Thursday, November 24, 2011

Having Plenty to be Thankful For

Given that a year ago I was recovering from dysentery in Afghanistan and was actually discharged on Thanksgiving back to my camp, I am very thankful this year for a lot of things.

I had surgery on the 17th on my right hand to correct a fracture that never healed correctly during my deployment last year. It has been painful, but at least I am going through it here in San Antonio with family and friends, and not in a combat zone, so I am thankful for that.

This has been a year of transition both as a warfighter and as mason. My seemingly marathon of deployments has finally ended and I have started living a normal life again. I came back in June to my motherlodge that told me that my services as a Mason were not needed, that my profession and status as a reservist was too volatile. Ironically at the same time I was contacted by my other lodge that I have plural membership with and was asked to be a member of the lineup, to which I said yes, and everything started again.

I was installed on the 24th of July as Senior Steward three weeks later I was awarded the Bronze Star for my service in Afghanistan and I had started my civilian job again, life was telling me to move on, and I have. For all of the Past Masters that were thrown into the Senior Warden’s chair and then sitting in the east I am thankful to go through the chairs in a natural progression and not accelerate to the east in an unnatural manner. There is comfort that a man can take away from preparing and feeding his brother Mason. It’s far more work than one thinks, until they have served in that slot, but it has its rewards and brings me a sense of accomplishment Masionically that I haven’t had in a long time.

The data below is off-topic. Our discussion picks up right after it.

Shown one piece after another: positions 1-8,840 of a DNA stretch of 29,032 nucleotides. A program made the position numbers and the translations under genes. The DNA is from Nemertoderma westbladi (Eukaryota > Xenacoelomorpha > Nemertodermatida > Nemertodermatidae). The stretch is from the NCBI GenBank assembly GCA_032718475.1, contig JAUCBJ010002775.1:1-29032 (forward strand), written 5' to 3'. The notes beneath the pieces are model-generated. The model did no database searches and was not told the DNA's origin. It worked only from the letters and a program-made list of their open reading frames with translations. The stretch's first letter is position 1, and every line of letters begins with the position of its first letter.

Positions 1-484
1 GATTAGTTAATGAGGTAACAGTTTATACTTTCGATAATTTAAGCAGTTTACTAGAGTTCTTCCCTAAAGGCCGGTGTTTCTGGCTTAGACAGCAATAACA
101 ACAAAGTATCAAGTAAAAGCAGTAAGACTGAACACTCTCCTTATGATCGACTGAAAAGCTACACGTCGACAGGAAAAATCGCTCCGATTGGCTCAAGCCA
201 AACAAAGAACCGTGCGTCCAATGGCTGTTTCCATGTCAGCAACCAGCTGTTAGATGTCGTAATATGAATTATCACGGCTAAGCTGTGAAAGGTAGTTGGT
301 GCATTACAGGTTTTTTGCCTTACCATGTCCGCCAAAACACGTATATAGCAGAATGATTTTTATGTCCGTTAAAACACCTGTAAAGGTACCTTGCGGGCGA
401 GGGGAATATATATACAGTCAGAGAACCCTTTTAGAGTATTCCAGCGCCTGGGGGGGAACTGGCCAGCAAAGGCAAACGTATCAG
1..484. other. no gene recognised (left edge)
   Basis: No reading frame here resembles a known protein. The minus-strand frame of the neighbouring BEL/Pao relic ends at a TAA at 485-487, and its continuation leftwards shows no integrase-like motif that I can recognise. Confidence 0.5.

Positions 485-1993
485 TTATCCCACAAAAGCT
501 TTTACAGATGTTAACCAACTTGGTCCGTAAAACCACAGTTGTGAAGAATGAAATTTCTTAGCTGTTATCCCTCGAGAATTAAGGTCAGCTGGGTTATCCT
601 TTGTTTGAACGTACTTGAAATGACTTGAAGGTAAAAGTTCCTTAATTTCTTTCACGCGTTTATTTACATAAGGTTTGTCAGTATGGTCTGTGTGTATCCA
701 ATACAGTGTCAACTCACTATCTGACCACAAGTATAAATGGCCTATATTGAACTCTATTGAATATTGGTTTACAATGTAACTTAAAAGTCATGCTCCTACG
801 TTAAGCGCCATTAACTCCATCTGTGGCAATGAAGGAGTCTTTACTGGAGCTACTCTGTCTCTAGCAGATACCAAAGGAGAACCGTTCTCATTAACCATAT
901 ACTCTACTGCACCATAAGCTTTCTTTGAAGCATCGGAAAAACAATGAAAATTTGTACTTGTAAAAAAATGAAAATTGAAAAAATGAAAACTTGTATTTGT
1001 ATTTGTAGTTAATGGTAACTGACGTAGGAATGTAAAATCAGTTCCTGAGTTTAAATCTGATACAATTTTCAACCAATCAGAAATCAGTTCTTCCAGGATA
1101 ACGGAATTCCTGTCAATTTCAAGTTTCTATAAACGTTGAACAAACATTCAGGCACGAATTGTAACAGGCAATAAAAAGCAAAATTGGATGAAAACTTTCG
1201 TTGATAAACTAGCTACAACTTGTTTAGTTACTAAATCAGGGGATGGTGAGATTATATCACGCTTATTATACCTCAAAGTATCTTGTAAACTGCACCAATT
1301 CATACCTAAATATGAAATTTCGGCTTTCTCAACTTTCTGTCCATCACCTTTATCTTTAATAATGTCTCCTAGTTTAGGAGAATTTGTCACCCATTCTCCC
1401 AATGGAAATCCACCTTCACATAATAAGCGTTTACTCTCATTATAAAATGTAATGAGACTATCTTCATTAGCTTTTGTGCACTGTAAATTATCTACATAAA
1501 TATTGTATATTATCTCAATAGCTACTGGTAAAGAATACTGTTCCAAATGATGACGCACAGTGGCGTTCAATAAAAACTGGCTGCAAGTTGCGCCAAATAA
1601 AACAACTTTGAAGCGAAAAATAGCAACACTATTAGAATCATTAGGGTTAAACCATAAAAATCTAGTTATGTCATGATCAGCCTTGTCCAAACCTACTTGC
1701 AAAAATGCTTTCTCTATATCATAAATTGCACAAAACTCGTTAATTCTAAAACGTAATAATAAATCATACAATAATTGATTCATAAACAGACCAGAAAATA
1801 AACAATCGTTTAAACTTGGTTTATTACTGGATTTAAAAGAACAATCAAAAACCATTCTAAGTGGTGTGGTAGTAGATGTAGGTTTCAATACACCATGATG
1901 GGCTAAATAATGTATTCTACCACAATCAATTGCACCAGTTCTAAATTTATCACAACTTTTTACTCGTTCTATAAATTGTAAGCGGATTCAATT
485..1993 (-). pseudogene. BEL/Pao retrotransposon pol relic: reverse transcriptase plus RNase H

I am thankful in 2011 for the following:

I am thankful for my family and friends

I am thankful for my second chance in Freemasonry, and the comfort it has brought me

I am thankful for my civilian job and being employed

I am thankful to be alive and to be able to continue my journey here on earth

When I returned in June I had a lot of guilt coming home alive, like I didn’t do enough. I survived 70+ combat missions and have seen my share of lost soldiers. I think of them on any four day weekend, or holiday. But we all must keep on living, sorrow is no way to live life.

Happy Thanksgiving my brothers, Happy Thannksgiving.




Eli Wilkerson said...


I found your blog by accident, reviewed your posts. I understand your frustrations with returning back from Afghanistan. I just recently returned back from there as well. I served in the Kunar Province with a mission to build/re-build the local government. I had plenty of frustrations working with the locals and enough close calls for one life time.

From The USA, to Manas, to Baghram, to Jalalabad, to Asadabad, to my Combat Out Post, I smoked cigars and combat patrolled with brothers. Once, I returned back to Texas, my brothers greeted my with open arms and I put myself to work in my lodges.

I encourage you to keep up the good work and always remember your foundations, principal tenets, the cardinal virtues. Keep your faith, continue to hope for better, and bless those around you with charity and respect.

If you are ever around the panhandle stop by the lodges.

Bro Eli Wilkerson
Palo Duro Lodge #1239 AF & AM
Amarillo Lodge #731 AF & AM
Amarillo Commandery #48

"To Think, is to Live." -- M.T. Cicero